Shee Hong asked:
Hi Dr Chris, Dr Ben,
How does a calculator work? How can it make complex calculation within nano-seconds? Also, how does it display the result on the screen?
We posed this question to maths teacher Jeffrey Zilahee from mathgurus.info...
Jeffrey - We all know that calculators are these fast little machines that can do calculations in incredible speed and have served to make humanity more computationally exact species, but exactly, how do they work? Well, whether you're talking about a scientific, financial graphing, or even a calculator on your phone, they all work in a similar fashion. In a nutshell, calculators just like their big brother, the computer, work by understanding everything in terms of two states. We call this binary and specifically, those two states are given as either a zero or a one.
So, when we press buttons on a calculator, those buttons are connected to sensors that send electrical currents to the integrated circuitry of a calculator. This circuitry contains transistors that build up a logical framework for solving any given calculation, and the more transistors present, the more advance the functionality of the calculator is likely to be.
Transistors use electricity to be in an on-state indicated by a one and off, indicated by a zero. So when a calculator wants to add two numbers it first converts those numbers into binary. For example, a four would be represented as 1-0-0 and a two would be represented as 1-0. From there, the process of addition is dictated by each column either summingto 0, 1, or two 1s, in which case a one would go into the next column since calculators cannot comprehend a 2. Once the calculator has the answer since it is in binary, it turns on a series of lines and/or pixels to create the visual match of the number that we understand which is decimal or as mathematicians call it - base 10.
Part of the reason why calculators are so quick is because at their core, they're relying on electrical impulses which travel at the speed of light.
Diana - So, calculators, much like computers, translate everything into binary or base 2 because it allows numbers to be translated into electrical signals that are either on ‘1’ or off ‘0.’
To display an answer, it then sends this information to its LCD screen and as those of you with any sort of LCD TV monitor or clock may know that these displays work by placing a voltage across a layer of molecules which are layered between filters and the changing voltage will make these liquid crystals appear opaque or transparent.
I'm drawing a blank on this one. Geezer, Tue, 13th Sep 2011
Methinks the good doctors have been resting on their carriage return a bit too much.
If I remember correctly, calculators commonly represent numbers in some form of BCD (binary coded decimal) rather than using the binary representation used in most computers. Presumably this is to avoid the conversion of inputs and outputs between decimal and binary even though it requires more bits to represent a number.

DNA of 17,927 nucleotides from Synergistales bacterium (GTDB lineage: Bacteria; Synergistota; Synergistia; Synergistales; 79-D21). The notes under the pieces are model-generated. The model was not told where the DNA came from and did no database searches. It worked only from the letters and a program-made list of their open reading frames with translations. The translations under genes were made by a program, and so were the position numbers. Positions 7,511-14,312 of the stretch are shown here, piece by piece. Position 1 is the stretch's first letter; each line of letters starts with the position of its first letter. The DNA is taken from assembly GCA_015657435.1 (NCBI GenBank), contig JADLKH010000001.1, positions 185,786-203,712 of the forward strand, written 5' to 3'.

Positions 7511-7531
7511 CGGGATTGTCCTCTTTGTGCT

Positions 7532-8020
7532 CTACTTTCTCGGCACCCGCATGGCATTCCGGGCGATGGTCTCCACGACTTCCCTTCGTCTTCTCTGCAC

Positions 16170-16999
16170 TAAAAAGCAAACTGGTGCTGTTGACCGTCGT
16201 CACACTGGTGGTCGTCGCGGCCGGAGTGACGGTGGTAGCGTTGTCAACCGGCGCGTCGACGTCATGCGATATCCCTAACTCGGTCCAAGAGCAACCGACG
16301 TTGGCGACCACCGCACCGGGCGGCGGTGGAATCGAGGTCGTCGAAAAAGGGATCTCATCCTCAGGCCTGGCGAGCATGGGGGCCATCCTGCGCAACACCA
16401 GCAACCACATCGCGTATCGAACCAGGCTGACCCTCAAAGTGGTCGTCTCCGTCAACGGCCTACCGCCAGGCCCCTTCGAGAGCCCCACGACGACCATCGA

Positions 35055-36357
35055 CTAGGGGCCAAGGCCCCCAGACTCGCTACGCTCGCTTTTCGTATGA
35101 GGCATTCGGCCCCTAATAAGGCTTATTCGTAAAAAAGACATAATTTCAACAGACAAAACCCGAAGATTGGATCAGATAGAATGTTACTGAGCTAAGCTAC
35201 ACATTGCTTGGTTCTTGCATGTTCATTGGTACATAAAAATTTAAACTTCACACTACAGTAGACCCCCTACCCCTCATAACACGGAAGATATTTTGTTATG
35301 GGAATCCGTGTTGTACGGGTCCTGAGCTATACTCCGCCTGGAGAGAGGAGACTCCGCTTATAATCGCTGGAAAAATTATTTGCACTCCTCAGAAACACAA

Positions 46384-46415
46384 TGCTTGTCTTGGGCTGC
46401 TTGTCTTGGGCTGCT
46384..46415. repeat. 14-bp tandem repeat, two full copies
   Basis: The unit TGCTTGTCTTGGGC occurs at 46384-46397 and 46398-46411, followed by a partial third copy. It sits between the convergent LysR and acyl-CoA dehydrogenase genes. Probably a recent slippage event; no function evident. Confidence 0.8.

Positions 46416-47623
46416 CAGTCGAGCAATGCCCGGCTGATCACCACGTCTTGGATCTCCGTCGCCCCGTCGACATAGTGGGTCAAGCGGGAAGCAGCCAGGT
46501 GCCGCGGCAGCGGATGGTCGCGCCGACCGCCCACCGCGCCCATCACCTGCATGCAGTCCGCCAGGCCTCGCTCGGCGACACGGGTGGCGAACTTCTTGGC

I was actually only counting from 0 to 7 (less than one decimal), so there would be no significant difference with what I wrote and BCD.
I would also like to note that calculators generally use series approximations to calculate each significant figure for complex calculations. So for example, when you type in sin(2.345) the calculator does the Taylor series for sine which is
Sure! To be clear, a series itself is not an algorithm, but can be a part of a algorithm. Some series converge to a number while others are infinite in nature. Another clear example is
I would say that understanding an important part of what allows calculators to do what they do is that they are digital. Although "digital" and "binary" are not identical, they are synonymous in that digital is the simplest form of analog (on or off) and binary (base 2) is the lowest useful numerical representation whose values are, essentially, digital (on or off). Otherwise, a calculator would need, for example, to quantitize a value (let's say a base 10 digit) as a 4 or 5 or 6 etc every time it wanted to use it. A binary value is quantitized as only one of two states. In electronics, it's virtually error-free to distinguish between a circuit presenting no voltage and a circuit presenting maximum/saturated voltage; there is virtually no mistaking the two as the circuitry acts as differently as possible (instead of with 10 different voltages as it would with a base 10 digit).
Both the Olivetta and Friden were desktop calculators and plugged into the wall for power.
And as well I have an Intel 4004 chipset from an old calculator. Originally calculators cost thousands of dollars, and were basic 4 function machines. Now you can buy a cheap one for under $5 that outperforms that one, and runs from a single AA cell for years. SeanB, Thu, 8th Mar 2012
Another approximation: Calculators commonly use Newton's method to calculate square roots
The definition of an algorithm is one which always halts after a finite number of steps.
Converting a number between binary and decimal representations requires around a hundred calculations, which causes "rounding" errors for many values.
A test I always make when I pickup a scientific calculator is to ask it to calculate the cube root of -1 the better ones do it but many just go bleep bleep it can't be done.